Read more about the key 2020 projects

Apres-Ski Illustration

Christmas 2020 Steel Illustrations

Pretty Pudding Paintings

Love After Lockdown – Graphic Novel

Bob The Balloon – Children’s Book Illustrations

Thanks so much for being here. Feel free to ‘Like’ the post if you do; and if you’ve friends who’d also be interested please share it with them.

Here’s to a great 2021. Hoping you have freedom to enjoy everything you wish for.

Find your joy

Love and luck

Kim x

Here’s are my latest posts:

Heli-skiing in Russia – Illustrated travel memoir

This post is an illustrated travel feature from my heli-skiing trip to the Caucasus Mountains of Russia. I have illustrated my account in artworks created in watercolour paints.

Heli-Skiing in Russia

By Kimberley Kay

As the Russian ski guide, Jonanin, adjusts my avalanche detector I pray I won’t need to use it. He tightens the straps across my chest and I realise I am not breathing.

Jonanin asks if I am okay – at least that is what I think he asks, I can’t hear him over the deafening roar of the helicopter rotors. I give the required ‘thumbs up’ – although I am sure that my eyes belie the fact that I am far from ‘okay’.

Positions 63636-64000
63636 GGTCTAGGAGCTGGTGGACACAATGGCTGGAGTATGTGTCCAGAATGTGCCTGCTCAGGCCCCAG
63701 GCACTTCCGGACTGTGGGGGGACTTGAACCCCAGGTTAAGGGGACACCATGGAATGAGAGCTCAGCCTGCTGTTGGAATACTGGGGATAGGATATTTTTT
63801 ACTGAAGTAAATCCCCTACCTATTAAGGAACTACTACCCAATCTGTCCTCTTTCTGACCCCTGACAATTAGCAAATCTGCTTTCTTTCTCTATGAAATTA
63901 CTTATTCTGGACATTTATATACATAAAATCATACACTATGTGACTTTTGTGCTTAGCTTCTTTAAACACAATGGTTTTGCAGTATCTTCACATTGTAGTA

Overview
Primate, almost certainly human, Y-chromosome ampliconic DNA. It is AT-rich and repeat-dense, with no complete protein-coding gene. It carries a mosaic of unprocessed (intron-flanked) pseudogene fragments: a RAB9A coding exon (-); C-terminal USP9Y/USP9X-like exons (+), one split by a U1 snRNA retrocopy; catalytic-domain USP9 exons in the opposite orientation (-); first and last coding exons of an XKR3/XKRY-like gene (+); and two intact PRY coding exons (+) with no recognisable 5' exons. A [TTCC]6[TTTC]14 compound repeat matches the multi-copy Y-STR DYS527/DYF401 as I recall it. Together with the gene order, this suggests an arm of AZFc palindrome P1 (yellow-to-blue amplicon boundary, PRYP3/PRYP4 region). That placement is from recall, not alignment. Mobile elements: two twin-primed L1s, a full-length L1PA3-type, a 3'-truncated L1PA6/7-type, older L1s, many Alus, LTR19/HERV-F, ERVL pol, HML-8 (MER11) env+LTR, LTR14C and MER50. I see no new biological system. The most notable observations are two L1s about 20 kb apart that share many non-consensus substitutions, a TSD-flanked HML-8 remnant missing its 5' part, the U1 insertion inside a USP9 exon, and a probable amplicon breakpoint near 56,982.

We climb away from the ramshackle village of Kransnaya Polyana. The peeling paint of the houses and the rusty roofs shrink to miniature as I peer through the window. The helicopter has seen better days, the interior is basic and dirty – I wonder whether the helicopter or the ski descents of the Caucasus Mountains pose greatest risk to my existence.

I have skied since I was five years old – but I know that the heli-skiing will be more challenging than any piste or slalom course I have ever encountered. I knew this when I booked the trip last October, I knew it when I boarded the plane in Moscow to fly south – I hope I have the mental strength to overcome the physical challenge.

Nausea set in at breakfast – I ate what I could stomach, knowing I would need the fuel – but recalling the smell of the dill laced fried eggs makes me wince once more.